This is the sort of film in which the leading performance is so powerful it could have been a one-man show, but fortunately the supporting cast is well chosen and adds a layer of exterior reality that puts Travis into a believable context. Cybill Shepherd has never been a favourite actress of mine, but her air of vain presumption is ideal for the part of Betsy, and she has some good scenes with Albert Brooks as Tom, her fellow campaign worker which capture perfectly the inane chatter of work colleagues. Harvey Keitel is totally inspired as Sport, Iris's pimp, and he's right in saying that the key to the performance is the handkerchief, not to mention the outrageous hat. He makes Sport tender and humane as well as odious, a difficult combination to pull off. He’s also very funny and no director caught this side of Keitel again until Tarantino showed up. Jodie Foster is unnervingly convincing as Iris, despite her past (and future) as a Disney star, and the line "I don't know who's weirder, you or me" is an obvious reminder of her "Weird !" catchphrase in Scorsese's previous film, the delightful Alice Doesn't Live Here Anymore. My favourite of the supporting cast is Peter Boyle, as the avuncular Wizard, since he's just so damn right for the part, and his dirty jokes and corny nuggets of wisdom are great. That scene between him and Travis is a perfect vignette of the ramblingly inarticulate talking to the doomed.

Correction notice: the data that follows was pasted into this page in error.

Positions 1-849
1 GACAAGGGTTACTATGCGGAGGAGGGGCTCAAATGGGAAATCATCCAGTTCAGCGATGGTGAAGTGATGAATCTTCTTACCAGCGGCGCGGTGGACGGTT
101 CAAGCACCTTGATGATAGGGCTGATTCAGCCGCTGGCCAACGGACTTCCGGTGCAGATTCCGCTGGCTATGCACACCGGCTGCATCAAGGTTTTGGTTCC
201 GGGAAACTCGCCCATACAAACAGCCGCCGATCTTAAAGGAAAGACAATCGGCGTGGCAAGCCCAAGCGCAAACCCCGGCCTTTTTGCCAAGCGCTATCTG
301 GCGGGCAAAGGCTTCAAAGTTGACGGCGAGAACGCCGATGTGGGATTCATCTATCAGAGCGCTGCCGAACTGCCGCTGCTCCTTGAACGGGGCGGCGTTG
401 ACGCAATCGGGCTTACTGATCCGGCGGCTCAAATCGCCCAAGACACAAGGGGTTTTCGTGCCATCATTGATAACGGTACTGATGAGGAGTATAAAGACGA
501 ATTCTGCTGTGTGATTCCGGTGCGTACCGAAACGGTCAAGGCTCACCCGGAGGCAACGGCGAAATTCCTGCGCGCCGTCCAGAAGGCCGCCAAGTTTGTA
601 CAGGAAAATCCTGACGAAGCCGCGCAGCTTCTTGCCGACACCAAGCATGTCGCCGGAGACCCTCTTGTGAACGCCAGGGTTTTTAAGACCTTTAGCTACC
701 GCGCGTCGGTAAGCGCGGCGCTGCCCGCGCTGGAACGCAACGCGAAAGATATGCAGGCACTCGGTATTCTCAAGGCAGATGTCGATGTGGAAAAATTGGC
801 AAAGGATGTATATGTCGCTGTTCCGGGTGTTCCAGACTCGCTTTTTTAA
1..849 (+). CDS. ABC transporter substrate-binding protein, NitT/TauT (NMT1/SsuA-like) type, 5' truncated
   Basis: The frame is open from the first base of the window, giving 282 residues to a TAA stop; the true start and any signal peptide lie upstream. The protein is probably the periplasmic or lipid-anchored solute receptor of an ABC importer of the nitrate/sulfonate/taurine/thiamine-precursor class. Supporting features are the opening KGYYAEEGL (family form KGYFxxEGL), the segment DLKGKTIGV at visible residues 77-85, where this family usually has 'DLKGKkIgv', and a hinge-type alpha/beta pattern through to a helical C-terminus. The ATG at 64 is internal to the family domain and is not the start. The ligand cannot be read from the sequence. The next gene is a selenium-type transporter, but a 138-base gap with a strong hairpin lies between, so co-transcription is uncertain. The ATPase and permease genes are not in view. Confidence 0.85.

However, the other real star of the film is the director, Martin Scorsese. I'm not going to rhapsodise about his work, since it's pretty well known that he's one of the most skilled film artists of the last century, but I will just point out his range of talents. Not only is he a master at putting his camera in exactly the right place to wring every ounce of effectiveness out of a scene, but he's also brilliant with his cast, even inexperienced performers like Leonard Harris. Every shot in this film is just right, and that's a major compliment, since many great films have moments of sloppy direction, as do some of Scorsese's other works. But this is just about perfect on every level, not least because in Paul Schrader, Scorsese found the perfect collaborator. Schrader's puritan zeal and Scorsese's tortured Catholicism seemed an odd combination, but in fact they blend very well, producing harsh moral tales that are presented with the visual richness of a Catholic Easter service. Schrader's dialogue is great, and he writes intense psychotic stream-of-consciousness with a worrying degree of realism. Travis’ endless, maniacal monologues are like the hectoring rants of some deranged evangelist preacher.